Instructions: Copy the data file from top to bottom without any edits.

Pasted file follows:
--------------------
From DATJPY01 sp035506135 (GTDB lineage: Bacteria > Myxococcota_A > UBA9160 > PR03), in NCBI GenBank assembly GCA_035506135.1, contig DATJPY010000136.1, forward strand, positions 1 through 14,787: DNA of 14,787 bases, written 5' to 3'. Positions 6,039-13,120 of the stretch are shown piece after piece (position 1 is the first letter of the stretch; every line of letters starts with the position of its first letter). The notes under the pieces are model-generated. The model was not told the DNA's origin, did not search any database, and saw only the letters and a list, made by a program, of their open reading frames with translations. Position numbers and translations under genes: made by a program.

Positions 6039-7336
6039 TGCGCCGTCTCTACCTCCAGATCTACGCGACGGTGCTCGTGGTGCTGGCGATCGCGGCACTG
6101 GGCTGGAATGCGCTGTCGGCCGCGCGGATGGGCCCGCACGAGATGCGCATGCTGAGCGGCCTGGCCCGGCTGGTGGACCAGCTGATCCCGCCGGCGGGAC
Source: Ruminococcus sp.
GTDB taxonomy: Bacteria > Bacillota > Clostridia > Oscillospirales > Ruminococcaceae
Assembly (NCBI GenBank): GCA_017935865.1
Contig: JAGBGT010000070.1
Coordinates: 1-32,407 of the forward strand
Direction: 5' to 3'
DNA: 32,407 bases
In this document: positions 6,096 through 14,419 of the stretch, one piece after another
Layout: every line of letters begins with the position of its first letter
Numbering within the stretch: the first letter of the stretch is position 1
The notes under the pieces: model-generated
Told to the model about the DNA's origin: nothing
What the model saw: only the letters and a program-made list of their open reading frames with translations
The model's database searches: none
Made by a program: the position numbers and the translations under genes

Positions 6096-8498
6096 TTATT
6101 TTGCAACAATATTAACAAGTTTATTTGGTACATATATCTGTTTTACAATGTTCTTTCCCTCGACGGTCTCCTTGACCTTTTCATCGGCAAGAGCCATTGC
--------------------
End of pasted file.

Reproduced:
From DATJPY01 sp035506135 (GTDB lineage: Bacteria > Myxococcota_A > UBA9160 > PR03), in NCBI GenBank assembly GCA_035506135.1, contig DATJPY010000136.1, forward strand, positions 1 through 14,787: DNA of 14,787 bases, written 5' to 3'. Positions 6,039-13,120 of the stretch are shown piece after piece (position 1 is the first letter of the stretch; every line of letters starts with the position of its first letter). The notes under the pieces are model-generated. The model was not told the DNA's origin, did not search any database, and saw only the letters and a list, made by a program, of their open reading frames with translations. Position numbers and translations under genes: made by a program.

Positions 6039-7336
6039 TGCGCCGTCTCTACCTCCAGATCTACGCGACGGTGCTCGTGGTGCTGGCGATCGCGGCACTG
6101 GGCTGGAATGCGCTGTCGGCCGCGCGGATGGGCCCGCACGAGATGCGCATGCTGAGCGGCCTGGCCCGGCTGGTGGACCAGCTGATCCCGCCGGCGGGAC
Source: Ruminococcus sp.
GTDB taxonomy: Bacteria > Bacillota > Clostridia > Oscillospirales > Ruminococcaceae
Assembly (NCBI GenBank): GCA_017935865.1
Contig: JAGBGT010000070.1
Coordinates: 1-32,407 of the forward strand
Direction: 5' to 3'
DNA: 32,407 bases
In this document: positions 6,096 through 14,419 of the stretch, one piece after another
Layout: every line of letters begins with the position of its first letter
Numbering within the stretch: the first letter of the stretch is position 1
The notes under the pieces: model-generated
Told to the model about the DNA's origin: nothing
What the model saw: only the letters and a program-made list of their open reading frames with translations
The model's database searches: none
Made by a program: the position numbers and the translations under genes

Positions 6096-8498
6096 TTATT
6101 TTGCAACAATATTAACAAGTTTATTTGGTACATATATCTGTTTTACAATGTTCTTTCCCTCGACGGTCTCCTTGACCTTTTCATCGGCAAGAGCCATTGC